Read Psalm 2
Historically, it is possible that this psalm was used in coronation ceremonies for the installation of a new king. In the psalm itself, the king (David?) is recalling his own coronation, perhaps in a time of trouble.
In verses 1-3 he reports and questions the posture of the surrounding nations and their rulers, who want their liberty from Israel’s rule. But the Lord mocks their pretensions for he has installed his own king upon Zion (vv. 4-6). We should note that verse 4 can be read as a human reflection on the divine response rather than God’s actual attitude toward these foreign rulers. The suggestion of verse 6 is that this is God’s own speech. Verses 7-9 continue this assertion with the direct claim that “He said to me…” The claims of this text are astounding: divine sonship and authority. Such claims were not unusual in the ancient world, and indeed have not been unusual in modern times either: kings not infrequently claim some kind of divine right to establish their rule. In this context, Israel’s king reminds the kings of the nations that he has supremacy by divine right and command, and so warns them to pay homage both to the Lord and to himself (vv. 10-12).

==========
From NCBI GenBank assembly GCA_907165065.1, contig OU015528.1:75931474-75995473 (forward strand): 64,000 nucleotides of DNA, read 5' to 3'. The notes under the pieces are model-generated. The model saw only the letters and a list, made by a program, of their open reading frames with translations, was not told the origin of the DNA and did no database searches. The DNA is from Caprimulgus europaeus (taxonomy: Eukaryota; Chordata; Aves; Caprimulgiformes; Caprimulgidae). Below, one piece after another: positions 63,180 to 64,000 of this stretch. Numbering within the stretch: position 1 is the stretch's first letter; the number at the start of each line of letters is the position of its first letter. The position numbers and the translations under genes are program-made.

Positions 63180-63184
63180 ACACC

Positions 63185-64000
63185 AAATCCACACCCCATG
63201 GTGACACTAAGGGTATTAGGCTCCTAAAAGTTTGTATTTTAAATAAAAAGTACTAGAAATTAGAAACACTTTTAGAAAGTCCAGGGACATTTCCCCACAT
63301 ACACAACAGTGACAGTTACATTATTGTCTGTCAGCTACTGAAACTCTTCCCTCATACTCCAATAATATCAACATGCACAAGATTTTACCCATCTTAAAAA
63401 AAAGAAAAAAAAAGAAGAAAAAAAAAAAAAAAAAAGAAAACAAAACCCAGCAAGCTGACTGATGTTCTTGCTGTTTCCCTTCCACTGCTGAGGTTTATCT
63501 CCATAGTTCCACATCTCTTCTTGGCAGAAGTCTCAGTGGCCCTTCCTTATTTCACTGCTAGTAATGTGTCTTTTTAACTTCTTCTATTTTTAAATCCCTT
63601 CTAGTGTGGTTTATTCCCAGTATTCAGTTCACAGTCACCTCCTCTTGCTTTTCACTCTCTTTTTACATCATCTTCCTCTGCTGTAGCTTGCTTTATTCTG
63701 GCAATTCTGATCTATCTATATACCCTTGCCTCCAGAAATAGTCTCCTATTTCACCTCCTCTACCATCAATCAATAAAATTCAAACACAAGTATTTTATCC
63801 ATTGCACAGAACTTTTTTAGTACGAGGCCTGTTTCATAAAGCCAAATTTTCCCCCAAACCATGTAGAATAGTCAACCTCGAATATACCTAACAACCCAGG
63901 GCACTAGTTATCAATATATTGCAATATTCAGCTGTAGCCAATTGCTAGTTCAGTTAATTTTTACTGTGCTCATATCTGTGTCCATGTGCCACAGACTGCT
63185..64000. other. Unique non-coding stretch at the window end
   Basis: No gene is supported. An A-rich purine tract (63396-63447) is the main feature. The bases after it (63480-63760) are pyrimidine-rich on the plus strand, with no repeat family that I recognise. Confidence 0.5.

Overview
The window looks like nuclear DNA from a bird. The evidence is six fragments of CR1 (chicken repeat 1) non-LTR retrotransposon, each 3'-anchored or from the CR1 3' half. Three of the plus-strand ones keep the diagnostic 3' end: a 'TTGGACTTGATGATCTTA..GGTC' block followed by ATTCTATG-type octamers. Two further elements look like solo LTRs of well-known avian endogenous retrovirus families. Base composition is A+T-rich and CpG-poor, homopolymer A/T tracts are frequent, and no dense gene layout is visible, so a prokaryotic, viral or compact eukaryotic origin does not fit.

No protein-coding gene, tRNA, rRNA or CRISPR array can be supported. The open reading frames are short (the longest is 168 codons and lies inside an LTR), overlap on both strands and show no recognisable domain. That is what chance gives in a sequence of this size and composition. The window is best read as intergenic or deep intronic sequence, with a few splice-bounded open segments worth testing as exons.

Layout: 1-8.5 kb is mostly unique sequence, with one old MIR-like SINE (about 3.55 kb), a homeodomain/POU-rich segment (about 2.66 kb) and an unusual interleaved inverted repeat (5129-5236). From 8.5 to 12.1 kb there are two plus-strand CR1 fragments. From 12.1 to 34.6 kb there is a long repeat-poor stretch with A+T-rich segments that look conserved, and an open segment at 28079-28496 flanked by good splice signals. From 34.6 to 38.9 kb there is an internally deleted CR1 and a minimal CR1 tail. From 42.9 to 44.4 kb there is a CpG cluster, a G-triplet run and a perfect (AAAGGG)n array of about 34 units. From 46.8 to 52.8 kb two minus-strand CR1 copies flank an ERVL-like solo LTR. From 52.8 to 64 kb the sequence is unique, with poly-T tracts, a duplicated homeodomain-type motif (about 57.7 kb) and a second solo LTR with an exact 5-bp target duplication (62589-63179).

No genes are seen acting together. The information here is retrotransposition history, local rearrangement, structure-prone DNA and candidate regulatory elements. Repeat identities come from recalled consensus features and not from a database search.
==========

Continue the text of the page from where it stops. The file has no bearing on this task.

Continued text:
Thus at the historical level, the king reminds himself of the word of promise given to him at his coronation, and rests his assurance in that word. Those who rise up against him challenge the Lord who installed him as king. Surely this is in vain.
This remarkable psalm requires interpretation not only at the historical level, but also as prophetic. Since the earliest days of the church, the psalm has been read as referring to Christ, God’s Anointed, his Messiah (v. 2). In Acts 4:25ff. David is attributed authorship, and Herod and Pilate and even the people of Israel are seen as the nations who rage against God and against his Christ. Acts 13:33, Mark 1:11 and 9:7, and 2 Peter 1:17 all apply verse 7 to Jesus specifically. Revelation 12:5 and 19:15 apply verse 9 to Christ, and in Revelation 2:27, the ascended Jesus promises that his faithful followers will share in his rule of the nations.
It is really not surprising that the early church read verse 7 especially, as a prophetic text with an ultimate reference to Jesus, the divine Son. At the historical level ‘divine sonship’ applied to Israel’s king only metaphorically; to Jesus, it is a description of his true being and relation to God: to the very depths of his being he is the Son. A number of modern translations render verse 12 as “Do homage to the Son,” or “Kiss the Son.” This is an unlikely but perhaps unsurprising translation.
In light of all this, the final verses of the psalm become an invitation to recognise God’s King, the true ruler of the nations to whom all authority has been given, and to submit to his authority with reverence and joy, that is, to Jesus Christ. This is not so much a threat as an opportunity: blessed are all who take refuge in him!